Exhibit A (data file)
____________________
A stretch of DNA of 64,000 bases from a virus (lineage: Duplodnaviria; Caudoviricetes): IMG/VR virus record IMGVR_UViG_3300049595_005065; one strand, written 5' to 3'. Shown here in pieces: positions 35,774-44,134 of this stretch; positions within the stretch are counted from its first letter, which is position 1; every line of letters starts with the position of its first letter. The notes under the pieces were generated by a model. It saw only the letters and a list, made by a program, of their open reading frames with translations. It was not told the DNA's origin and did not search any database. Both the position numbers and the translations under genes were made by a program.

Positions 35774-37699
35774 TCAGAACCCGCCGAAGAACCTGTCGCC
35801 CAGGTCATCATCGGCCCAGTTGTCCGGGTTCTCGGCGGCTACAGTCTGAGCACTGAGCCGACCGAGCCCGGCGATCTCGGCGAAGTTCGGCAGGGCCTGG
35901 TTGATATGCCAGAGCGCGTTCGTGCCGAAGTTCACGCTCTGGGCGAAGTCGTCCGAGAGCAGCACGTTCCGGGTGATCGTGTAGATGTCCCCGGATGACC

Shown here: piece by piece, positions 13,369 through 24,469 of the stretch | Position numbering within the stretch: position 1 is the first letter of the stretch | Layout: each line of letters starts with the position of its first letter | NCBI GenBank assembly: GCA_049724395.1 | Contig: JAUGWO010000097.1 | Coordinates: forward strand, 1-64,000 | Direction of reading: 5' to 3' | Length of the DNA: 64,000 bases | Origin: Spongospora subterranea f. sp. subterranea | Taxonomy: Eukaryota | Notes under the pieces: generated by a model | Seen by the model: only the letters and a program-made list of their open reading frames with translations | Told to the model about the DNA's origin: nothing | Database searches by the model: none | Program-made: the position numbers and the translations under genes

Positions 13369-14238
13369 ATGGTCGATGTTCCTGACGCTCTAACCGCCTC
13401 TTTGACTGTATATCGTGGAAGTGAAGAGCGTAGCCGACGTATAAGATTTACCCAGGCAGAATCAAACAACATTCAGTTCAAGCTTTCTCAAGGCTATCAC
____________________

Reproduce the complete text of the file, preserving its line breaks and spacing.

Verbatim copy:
A stretch of DNA of 64,000 bases from a virus (lineage: Duplodnaviria; Caudoviricetes): IMG/VR virus record IMGVR_UViG_3300049595_005065; one strand, written 5' to 3'. Shown here in pieces: positions 35,774-44,134 of this stretch; positions within the stretch are counted from its first letter, which is position 1; every line of letters starts with the position of its first letter. The notes under the pieces were generated by a model. It saw only the letters and a list, made by a program, of their open reading frames with translations. It was not told the DNA's origin and did not search any database. Both the position numbers and the translations under genes were made by a program.

Positions 35774-37699
35774 TCAGAACCCGCCGAAGAACCTGTCGCC
35801 CAGGTCATCATCGGCCCAGTTGTCCGGGTTCTCGGCGGCTACAGTCTGAGCACTGAGCCGACCGAGCCCGGCGATCTCGGCGAAGTTCGGCAGGGCCTGG
35901 TTGATATGCCAGAGCGCGTTCGTGCCGAAGTTCACGCTCTGGGCGAAGTCGTCCGAGAGCAGCACGTTCCGGGTGATCGTGTAGATGTCCCCGGATGACC

Shown here: piece by piece, positions 13,369 through 24,469 of the stretch | Position numbering within the stretch: position 1 is the first letter of the stretch | Layout: each line of letters starts with the position of its first letter | NCBI GenBank assembly: GCA_049724395.1 | Contig: JAUGWO010000097.1 | Coordinates: forward strand, 1-64,000 | Direction of reading: 5' to 3' | Length of the DNA: 64,000 bases | Origin: Spongospora subterranea f. sp. subterranea | Taxonomy: Eukaryota | Notes under the pieces: generated by a model | Seen by the model: only the letters and a program-made list of their open reading frames with translations | Told to the model about the DNA's origin: nothing | Database searches by the model: none | Program-made: the position numbers and the translations under genes

Positions 13369-14238
13369 ATGGTCGATGTTCCTGACGCTCTAACCGCCTC
13401 TTTGACTGTATATCGTGGAAGTGAAGAGCGTAGCCGACGTATAAGATTTACCCAGGCAGAATCAAACAACATTCAGTTCAAGCTTTCTCAAGGCTATCAC